Wednesday, February 25, 2009

"There But for the Grace of God Go I"

Photos by Dorothea Lange via Shorpy.


The Whitfield family's kitchen, North Carolina, 1939. Mr. Whitfield was a sharecropper.

When I saw this kitchen on Shorpy, I was impressed with how clean and neat it was. I did a survey of kitchens in photographs on Shorpy, and although this was among the poorer kitchens, it was also probably the cleanest, including among tenement kitchens photographed. I do not believe that Ms. Lange photographed by appointment but photographed what she found. There is not much in this kitchen. A table, an oil cloth, a wood stove, a butter churner, a basin, a few pots, rags. But what is there is clearly where it is supposed to be, and everything, including the floor, looks like it is regularly wiped down. In fact, there is Mrs. Whitfield doing some wiping right there.


So, compared with many of the other kitchens you can view on Shorpy, many of which belong to poor people, this kitchen stood out. I think, "There but for the grace of God, go I," and ask myself, if I were the wife of a poor sharecropper with multiple children, how clean would my kitchen be? Would I be able to keep my house neat and clean? Would I be able to resist the temptation of despair? Would I be able to keep my life on the straight and narrow? These are questions I cannot answer for myself. But Mrs. Whitfield has answered those questions on the side of hope and courage.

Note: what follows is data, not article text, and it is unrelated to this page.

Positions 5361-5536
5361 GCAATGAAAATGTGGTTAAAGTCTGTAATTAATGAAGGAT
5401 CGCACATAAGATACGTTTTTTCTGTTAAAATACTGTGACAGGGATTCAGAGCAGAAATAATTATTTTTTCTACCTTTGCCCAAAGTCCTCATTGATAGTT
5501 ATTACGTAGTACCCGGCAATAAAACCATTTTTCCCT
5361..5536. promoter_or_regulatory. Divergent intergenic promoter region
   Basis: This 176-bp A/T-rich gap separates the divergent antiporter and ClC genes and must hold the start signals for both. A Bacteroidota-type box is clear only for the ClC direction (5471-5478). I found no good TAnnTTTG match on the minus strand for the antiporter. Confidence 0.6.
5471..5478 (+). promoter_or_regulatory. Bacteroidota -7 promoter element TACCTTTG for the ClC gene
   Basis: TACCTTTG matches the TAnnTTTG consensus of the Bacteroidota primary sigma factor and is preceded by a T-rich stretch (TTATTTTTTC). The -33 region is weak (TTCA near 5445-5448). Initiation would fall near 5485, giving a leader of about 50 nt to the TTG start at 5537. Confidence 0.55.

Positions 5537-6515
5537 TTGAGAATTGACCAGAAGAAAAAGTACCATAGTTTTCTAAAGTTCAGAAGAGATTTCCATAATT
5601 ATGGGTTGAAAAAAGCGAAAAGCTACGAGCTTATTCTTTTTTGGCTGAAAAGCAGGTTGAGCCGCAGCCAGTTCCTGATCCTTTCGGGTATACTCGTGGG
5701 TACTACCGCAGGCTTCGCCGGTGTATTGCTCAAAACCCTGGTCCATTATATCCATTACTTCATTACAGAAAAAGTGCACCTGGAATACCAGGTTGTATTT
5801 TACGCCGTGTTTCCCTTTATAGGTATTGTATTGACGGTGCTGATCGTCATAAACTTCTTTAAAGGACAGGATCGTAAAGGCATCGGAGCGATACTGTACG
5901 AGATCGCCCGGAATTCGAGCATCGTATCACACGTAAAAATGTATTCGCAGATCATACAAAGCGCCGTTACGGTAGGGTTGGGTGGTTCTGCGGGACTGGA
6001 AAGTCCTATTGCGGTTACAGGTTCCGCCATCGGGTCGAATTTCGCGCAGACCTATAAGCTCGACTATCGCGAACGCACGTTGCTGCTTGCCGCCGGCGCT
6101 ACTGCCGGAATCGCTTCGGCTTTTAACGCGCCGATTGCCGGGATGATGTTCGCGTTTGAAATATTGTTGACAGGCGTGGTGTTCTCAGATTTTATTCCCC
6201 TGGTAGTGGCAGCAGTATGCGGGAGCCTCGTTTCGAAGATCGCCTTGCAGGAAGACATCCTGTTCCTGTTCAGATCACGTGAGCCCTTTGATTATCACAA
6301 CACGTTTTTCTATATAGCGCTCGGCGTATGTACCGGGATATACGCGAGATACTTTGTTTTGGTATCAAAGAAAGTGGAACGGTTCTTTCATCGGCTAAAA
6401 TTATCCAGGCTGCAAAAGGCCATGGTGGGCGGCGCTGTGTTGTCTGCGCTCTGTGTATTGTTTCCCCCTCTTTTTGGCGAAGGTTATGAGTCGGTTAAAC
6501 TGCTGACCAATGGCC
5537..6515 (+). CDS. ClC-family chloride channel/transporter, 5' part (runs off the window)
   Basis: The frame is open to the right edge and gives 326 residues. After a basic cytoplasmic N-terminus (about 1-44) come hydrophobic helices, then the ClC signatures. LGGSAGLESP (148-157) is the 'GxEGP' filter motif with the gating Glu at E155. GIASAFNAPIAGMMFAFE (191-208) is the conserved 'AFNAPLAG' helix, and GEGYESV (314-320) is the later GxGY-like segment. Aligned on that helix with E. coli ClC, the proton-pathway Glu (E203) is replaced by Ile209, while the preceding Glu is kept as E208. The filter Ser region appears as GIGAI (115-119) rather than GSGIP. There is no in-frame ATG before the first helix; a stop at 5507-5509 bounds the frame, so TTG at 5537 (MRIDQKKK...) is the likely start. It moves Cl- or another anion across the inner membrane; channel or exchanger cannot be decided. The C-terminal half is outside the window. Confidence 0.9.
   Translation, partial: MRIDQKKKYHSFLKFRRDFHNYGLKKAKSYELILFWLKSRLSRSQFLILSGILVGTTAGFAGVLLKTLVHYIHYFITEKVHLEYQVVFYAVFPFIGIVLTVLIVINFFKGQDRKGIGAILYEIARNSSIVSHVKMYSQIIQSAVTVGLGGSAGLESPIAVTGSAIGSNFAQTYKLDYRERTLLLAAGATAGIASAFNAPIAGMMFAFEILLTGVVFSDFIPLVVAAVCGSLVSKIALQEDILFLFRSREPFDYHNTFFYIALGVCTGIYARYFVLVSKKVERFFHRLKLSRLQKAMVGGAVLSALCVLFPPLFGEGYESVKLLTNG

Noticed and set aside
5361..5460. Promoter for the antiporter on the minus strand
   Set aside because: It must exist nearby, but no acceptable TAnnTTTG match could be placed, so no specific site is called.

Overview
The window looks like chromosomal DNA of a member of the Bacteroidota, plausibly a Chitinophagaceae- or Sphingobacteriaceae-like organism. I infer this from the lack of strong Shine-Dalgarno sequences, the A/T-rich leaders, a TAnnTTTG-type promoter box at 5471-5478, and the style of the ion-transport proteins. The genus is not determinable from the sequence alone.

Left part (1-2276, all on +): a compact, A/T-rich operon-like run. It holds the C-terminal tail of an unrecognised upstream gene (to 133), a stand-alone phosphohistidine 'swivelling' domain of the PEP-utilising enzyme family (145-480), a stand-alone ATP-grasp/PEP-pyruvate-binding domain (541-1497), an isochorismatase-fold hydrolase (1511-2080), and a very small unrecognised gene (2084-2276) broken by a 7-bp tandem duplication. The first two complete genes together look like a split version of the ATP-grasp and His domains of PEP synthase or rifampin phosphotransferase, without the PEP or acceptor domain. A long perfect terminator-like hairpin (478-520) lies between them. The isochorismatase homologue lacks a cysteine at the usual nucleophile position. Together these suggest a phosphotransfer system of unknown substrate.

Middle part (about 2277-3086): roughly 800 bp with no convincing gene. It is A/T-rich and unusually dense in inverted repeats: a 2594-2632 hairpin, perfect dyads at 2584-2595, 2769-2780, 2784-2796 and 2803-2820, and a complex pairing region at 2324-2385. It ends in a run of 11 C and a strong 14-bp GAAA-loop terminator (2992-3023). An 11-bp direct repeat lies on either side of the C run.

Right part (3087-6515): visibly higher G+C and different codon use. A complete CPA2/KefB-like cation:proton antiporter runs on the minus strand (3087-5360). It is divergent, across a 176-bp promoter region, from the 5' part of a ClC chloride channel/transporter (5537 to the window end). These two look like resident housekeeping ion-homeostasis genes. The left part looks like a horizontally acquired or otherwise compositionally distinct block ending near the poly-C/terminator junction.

Mrs. Whitfield tends to her youngest.

3 comments:

Stacie.Make.Do. said...

Mrs. Whitfield did not have the internet to suck all her free time away. I bet she prayed a lot, too. I should take a leaf from her book.

Suzanne said...

Thanks so much for the series on Maude Callen. The photos you have posted today are very evocative. My aunt lived and raised her children in such a sharecroppers house. They lived in the remotest section of the Florida panhandle. There was no plumbing inside the house, only a well and pump out in the yard. There was a large enameled metal pan on the side porch for washing up and a metal dipper for drinking water. Her husband burned down the outhouse in a drunken rage. She cooked on a wood burning stove and produced the most delicious meals. Later, when they moved into an apartment in town with an electric stove, she burned everything she attempted to cook! They lived in the sharecroppers house into the early 1960's, so this isn't ancient history. Her life was very, very difficult in many ways.

Mrs. Whitfield's habit of keeping her kitchen clean was probably an attempt to ward off disease. Infant mortality was staggering at this time. I notice that she is also very well groomed, which was not always the case in poor, rural America.

These photos raise more questions than they answer. But they are thought provoking.

- Suzanne, the Farmer's Wife

willow said...

Not too long ago I read "Women's Diaries of the Westward Journey" by Lillian Schlissel. Their courage and fortitude were unbelievable. I never complained about making dinner once after reading the book.